The departure of major members like PayPal, Visa, Mastercard, Stripe and eBay last October dented the credibility of Libra. While it might not have caused a long-term negative impact, regulatory hindrances are causing delays, threatening to derail the project. The luxury of time is indeed non-existent in the world of technological innovation. And Libra isn’t the only one in this race.
The Celo Foundation’s Alliance for Prosperity is similar in aim to Libra and its Association, seeking to bank the unbanked and facilitate financial inclusion via digital currencies. Celo is an algorithmic-based stablecoin platform, with its Reserve comprising other cryptocurrencies to back the Celo Gold and Celo Dollar. With a shared ancestry combining elements of Libra and Ethereum, the Alliance already has 75 members, some of whom are Libra members as well.
Celo claims to have a reach of 400 million people, and though this is dwarfed by Facebook’s reach of 2 billion people who can potentially use Libra, multiple aspects are playing in Celo’s favour. Celo might be cut less slack from regulators than Libra because of its dissociation from Facebook and the absence of fiat backing. However, AML and illicit activity financing issues will be pain points. Its decentralization, by being an open-source project could be a plus, a model where there’s no minimum investment requirement. Libra’s model is more centralized, where certain invited members alone can validate transactions. But the bottom line is that both players need to overcome significant regulatory hurdles.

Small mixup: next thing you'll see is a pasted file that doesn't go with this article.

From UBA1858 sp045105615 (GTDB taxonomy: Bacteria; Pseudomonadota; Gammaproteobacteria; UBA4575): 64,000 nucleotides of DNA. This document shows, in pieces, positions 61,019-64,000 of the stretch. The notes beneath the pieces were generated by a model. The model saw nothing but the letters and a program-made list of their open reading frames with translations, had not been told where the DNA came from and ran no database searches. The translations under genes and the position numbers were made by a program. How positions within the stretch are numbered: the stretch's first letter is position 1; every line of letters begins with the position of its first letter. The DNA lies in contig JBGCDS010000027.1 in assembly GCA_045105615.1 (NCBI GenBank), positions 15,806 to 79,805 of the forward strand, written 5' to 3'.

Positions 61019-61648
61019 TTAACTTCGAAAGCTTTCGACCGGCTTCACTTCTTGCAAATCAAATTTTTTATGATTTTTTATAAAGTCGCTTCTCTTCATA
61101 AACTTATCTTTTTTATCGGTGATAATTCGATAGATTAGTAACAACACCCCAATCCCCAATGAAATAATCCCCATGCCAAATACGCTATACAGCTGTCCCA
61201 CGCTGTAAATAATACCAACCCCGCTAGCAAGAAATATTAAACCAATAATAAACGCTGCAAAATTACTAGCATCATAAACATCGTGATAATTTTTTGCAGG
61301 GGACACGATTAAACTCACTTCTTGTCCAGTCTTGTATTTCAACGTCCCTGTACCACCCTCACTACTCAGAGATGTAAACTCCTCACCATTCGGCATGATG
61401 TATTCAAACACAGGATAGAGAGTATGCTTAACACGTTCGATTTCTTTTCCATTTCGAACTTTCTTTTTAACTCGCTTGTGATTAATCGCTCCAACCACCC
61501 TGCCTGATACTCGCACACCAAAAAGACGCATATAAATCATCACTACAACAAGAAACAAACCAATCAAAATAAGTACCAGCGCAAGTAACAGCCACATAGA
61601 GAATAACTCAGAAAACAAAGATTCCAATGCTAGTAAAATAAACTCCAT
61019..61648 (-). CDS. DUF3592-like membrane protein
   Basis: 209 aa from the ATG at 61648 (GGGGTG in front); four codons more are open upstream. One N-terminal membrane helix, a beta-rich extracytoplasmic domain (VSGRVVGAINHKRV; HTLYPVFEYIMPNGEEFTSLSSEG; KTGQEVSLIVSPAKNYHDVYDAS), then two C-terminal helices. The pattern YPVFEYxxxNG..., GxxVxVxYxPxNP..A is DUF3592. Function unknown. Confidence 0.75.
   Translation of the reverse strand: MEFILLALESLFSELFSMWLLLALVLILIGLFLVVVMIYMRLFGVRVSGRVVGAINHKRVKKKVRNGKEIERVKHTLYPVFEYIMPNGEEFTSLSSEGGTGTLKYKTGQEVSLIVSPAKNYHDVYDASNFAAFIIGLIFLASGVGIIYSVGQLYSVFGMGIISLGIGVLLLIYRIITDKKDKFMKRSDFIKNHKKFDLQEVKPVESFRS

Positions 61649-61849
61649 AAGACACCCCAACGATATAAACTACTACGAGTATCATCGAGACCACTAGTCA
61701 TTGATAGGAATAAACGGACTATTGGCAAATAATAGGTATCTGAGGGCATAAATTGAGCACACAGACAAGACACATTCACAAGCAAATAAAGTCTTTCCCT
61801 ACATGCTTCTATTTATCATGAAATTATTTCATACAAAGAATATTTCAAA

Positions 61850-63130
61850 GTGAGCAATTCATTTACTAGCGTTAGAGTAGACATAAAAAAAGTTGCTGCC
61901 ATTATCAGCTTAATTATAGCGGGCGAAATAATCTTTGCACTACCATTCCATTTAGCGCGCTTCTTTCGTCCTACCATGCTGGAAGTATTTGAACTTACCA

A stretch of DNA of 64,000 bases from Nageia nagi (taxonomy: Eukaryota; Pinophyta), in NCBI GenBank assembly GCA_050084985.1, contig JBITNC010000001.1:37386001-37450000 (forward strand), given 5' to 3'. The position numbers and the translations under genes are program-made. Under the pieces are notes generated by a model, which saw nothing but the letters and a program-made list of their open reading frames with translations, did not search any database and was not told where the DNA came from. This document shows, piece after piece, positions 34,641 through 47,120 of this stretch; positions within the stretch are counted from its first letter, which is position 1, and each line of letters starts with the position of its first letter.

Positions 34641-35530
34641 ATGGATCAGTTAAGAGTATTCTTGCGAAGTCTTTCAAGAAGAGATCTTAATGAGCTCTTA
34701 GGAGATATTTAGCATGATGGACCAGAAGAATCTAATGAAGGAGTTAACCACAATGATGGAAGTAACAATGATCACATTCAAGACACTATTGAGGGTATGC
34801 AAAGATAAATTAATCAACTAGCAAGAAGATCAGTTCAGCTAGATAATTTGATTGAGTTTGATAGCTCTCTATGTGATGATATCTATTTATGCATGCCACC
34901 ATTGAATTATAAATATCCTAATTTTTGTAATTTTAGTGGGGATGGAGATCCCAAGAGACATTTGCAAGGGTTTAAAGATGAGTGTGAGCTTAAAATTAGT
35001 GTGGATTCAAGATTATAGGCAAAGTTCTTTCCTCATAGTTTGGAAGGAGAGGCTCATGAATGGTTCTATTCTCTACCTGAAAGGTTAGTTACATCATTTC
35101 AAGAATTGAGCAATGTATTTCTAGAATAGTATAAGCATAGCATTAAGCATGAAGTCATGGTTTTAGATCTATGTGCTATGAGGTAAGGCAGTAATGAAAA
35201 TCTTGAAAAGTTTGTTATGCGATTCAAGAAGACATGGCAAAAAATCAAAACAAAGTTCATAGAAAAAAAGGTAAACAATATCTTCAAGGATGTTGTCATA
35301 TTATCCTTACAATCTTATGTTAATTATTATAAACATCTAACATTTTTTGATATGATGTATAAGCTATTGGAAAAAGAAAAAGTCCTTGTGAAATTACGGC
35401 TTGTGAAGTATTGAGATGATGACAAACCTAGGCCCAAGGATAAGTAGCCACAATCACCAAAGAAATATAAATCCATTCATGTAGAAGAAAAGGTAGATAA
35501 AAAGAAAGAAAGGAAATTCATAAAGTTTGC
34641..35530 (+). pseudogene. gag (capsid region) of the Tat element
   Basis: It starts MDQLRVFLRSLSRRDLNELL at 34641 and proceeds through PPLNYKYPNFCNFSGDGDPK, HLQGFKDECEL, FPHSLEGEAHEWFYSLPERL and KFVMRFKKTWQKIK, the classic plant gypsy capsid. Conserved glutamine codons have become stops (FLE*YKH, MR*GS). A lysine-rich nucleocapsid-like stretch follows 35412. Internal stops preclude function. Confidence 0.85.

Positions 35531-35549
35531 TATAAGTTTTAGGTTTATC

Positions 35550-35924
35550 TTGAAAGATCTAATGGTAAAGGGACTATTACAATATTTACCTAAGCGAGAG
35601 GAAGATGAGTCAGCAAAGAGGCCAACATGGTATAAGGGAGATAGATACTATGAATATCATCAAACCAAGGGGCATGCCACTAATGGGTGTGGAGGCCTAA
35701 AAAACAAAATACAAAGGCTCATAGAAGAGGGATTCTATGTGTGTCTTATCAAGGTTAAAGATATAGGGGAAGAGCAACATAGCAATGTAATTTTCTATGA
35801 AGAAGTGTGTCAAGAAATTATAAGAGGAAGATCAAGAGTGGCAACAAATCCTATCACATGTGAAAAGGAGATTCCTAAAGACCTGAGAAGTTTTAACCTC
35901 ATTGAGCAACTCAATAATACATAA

Aside from other stablecoin providers, central banks around the world are getting their skin in the game. The US Fed recently announced FedNow, its instant payments system set to launch in two to three years. Many are experimenting with their own Central Bank Digital Coins (CBDCs) including the central banks of China, Thailand, Canada and Switzerland. JP Morgan had issued its JPM Coin a few years back as well.
Libra’s rollout is currently planned between November-mid and year-end. Before that, the Libra Association is looking to reach 100 members. It’s also awaiting a FINMA (the Swiss Financial Market Supervisory Authority) license to be deemed as a formal payment system. Plans to register with the US Treasury’s FinCEN (Financial Crimes Enforcement Network) as a money service business are also on the cards. It remains to be seen whether the project can navigate the regulatory barriers and concerns and launch by the end of the year. As to its potential impact, it does seem like a lot of big players will be watching its performance with bated breath to discern the same.